Ancient Egypt believed in the worship of many gods, which were presented in the form of idols. Many sculptures and drawings had the animals used to symbolize different themes. Consider the famous statue at the Great Sphinx at Giza, for instance. In this piece of history, the king’s head is placed on a lion or a panther. It symbolized the connection kings had with the skies and the panther (one of ancient Egypt’s gods, the sky goddess that held the heavens and the sky). One of the tombs has a sun god having the head of a ram. Many other tombs have different symbols, including serpents that protected the scrolls inside the tombs. You can see a jackal head at the door of the tomb facing the way in away from the tomb; it protected the deceased.
Perhaps the most predominant symbols are that of the “Tree of Life.” This particular art show bird themes that stand for different stages of human life. The gray bird represents infancy and a red bird childhood. Many of the art can be associated with assorted themes. Each has an important role to play, especially in religion.
Early Egyptians believed so much in the after-life. The best evidence of this is found in the “Book of the Dead,” which contains scenes of funeral processions. The hieroglyphics therein indicate how dangerous the afterlife was taken, especially if it concerned kings and high profile people in society. They believed people did not actually die but transcended to the next life. Because of this, dead loved ones were mummified after burial. The cases were then painted with some masking to identify the dead with the sun god. There are a few large sculptures of pharaohs and kings through Egypt, inside small houses with frescoes. Kings, for instance, were buried with some of their wealth because it was believed they went to continue with their work in the after-life.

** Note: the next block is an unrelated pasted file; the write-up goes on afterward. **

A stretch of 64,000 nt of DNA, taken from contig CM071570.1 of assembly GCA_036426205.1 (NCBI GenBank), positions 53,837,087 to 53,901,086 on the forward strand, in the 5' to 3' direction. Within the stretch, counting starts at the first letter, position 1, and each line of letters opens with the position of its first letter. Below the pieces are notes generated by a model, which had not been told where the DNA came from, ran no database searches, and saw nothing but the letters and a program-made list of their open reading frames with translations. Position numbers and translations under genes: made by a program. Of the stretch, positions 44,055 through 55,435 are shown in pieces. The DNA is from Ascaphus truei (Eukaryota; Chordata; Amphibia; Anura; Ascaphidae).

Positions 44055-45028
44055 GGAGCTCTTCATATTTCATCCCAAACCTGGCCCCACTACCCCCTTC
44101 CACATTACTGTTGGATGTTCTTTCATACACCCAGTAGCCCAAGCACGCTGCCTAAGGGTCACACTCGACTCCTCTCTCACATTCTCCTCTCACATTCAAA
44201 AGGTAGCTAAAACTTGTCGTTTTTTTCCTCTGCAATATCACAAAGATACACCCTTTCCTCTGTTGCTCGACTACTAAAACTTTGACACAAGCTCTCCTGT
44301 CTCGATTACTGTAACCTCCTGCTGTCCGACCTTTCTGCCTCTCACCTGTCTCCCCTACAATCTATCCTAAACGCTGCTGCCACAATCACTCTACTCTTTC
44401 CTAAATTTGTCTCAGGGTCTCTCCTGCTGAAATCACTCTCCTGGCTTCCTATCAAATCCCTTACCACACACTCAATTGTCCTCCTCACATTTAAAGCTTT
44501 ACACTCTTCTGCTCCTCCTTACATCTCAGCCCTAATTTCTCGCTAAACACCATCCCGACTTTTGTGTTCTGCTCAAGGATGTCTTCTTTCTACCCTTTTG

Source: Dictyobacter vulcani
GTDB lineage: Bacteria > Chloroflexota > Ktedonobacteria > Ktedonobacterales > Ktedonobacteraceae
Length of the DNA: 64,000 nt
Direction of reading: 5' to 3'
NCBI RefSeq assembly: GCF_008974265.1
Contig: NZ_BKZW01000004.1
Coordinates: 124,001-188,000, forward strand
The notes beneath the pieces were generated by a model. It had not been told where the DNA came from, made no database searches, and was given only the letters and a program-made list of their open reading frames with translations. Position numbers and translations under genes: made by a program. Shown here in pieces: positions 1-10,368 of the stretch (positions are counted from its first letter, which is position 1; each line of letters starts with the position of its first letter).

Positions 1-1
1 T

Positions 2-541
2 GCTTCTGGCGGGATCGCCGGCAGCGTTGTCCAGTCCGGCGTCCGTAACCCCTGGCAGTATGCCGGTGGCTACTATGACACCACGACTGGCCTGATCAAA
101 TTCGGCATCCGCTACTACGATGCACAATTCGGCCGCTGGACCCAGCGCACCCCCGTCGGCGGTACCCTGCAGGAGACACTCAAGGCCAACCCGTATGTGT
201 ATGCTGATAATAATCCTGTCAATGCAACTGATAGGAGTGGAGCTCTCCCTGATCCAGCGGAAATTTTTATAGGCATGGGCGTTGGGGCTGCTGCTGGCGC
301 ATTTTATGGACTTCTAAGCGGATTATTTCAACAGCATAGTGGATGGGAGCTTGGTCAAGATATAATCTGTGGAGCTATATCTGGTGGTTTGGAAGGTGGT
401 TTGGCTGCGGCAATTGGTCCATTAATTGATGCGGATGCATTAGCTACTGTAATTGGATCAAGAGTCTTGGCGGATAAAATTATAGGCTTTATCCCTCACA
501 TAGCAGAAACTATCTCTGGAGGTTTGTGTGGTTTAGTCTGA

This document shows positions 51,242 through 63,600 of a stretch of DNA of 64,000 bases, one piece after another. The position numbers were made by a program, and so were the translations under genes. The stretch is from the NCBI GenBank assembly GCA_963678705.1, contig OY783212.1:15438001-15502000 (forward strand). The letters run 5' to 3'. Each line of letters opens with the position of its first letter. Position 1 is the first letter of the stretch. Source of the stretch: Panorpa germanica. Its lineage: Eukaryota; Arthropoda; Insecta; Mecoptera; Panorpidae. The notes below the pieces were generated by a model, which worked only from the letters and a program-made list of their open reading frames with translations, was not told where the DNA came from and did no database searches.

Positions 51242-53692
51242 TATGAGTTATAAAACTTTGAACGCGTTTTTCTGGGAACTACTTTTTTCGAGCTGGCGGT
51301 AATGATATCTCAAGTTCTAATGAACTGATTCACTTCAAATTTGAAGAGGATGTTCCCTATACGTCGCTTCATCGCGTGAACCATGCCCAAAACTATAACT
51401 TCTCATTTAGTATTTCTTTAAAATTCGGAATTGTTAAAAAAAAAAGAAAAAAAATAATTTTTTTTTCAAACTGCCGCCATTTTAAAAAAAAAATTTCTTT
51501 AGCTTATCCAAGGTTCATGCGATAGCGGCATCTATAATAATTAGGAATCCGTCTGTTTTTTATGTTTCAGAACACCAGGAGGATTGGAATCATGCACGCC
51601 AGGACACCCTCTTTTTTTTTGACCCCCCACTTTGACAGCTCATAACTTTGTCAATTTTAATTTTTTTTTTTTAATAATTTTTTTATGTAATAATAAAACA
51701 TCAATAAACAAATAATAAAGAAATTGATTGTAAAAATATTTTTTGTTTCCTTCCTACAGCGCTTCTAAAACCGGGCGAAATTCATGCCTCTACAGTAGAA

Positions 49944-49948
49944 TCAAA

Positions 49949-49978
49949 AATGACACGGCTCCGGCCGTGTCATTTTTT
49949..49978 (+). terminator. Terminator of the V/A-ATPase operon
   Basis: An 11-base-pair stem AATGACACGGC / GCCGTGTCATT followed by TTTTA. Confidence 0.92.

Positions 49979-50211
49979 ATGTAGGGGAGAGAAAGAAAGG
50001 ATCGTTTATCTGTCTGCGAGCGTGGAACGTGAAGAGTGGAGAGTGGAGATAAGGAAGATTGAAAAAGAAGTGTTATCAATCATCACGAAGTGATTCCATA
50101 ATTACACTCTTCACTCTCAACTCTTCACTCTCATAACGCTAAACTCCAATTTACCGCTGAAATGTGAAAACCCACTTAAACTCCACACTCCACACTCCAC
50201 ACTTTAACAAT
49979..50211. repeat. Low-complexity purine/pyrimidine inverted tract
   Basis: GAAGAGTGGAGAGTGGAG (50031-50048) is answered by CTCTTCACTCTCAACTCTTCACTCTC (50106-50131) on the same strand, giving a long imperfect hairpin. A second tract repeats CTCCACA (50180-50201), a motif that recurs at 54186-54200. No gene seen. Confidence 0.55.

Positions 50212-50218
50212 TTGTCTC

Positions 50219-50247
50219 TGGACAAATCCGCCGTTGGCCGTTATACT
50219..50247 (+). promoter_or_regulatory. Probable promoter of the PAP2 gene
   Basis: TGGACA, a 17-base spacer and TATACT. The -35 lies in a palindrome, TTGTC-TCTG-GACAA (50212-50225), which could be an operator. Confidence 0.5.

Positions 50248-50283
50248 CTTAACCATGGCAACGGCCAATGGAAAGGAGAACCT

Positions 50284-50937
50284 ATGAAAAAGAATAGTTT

Individuality and ordinary life
During the time of Haremhab, one military general wielded so much power that he ruled as a pharaoh between 1316 and 1302 BC. It reveals that ancient Egypt was not only governed by the timeless icons of gods. They thought about the importance of human life and how some could become an essential member of society. Ancient Egyptians took note of the sitter’s frame of mind when portraying the great and good. Different sculptures have been discovered, which represented the individual character in people. A small granite figure of a certain scribe carved somewhere between 1295 and 1070 BC brings out a man looking alert and concerned.
Humor, sarcasm, and prejudice
A few portraits have clearly indicated irony, mostly with small pieces. Egyptians in old times had a way of expressing their dislike for foreigners too. There were many clashes between the pharaohs and the Semitic kingdoms of the Near East. A good example is an engraving of an ivory plague aimed at demeaning the Assyrians created an image of a prisoner in princely Assyrian clothing with their tied hands up. Humor was also part of the masters of the Egyptian craft. They used it to mock their enemies as well as make a fun lifestyle. A happy face of the wooden statuette of Kery, suggests a prayer for health and beautiful life. It reveals how happy people were at a time when they knew they were alive.
Author: James Hamilton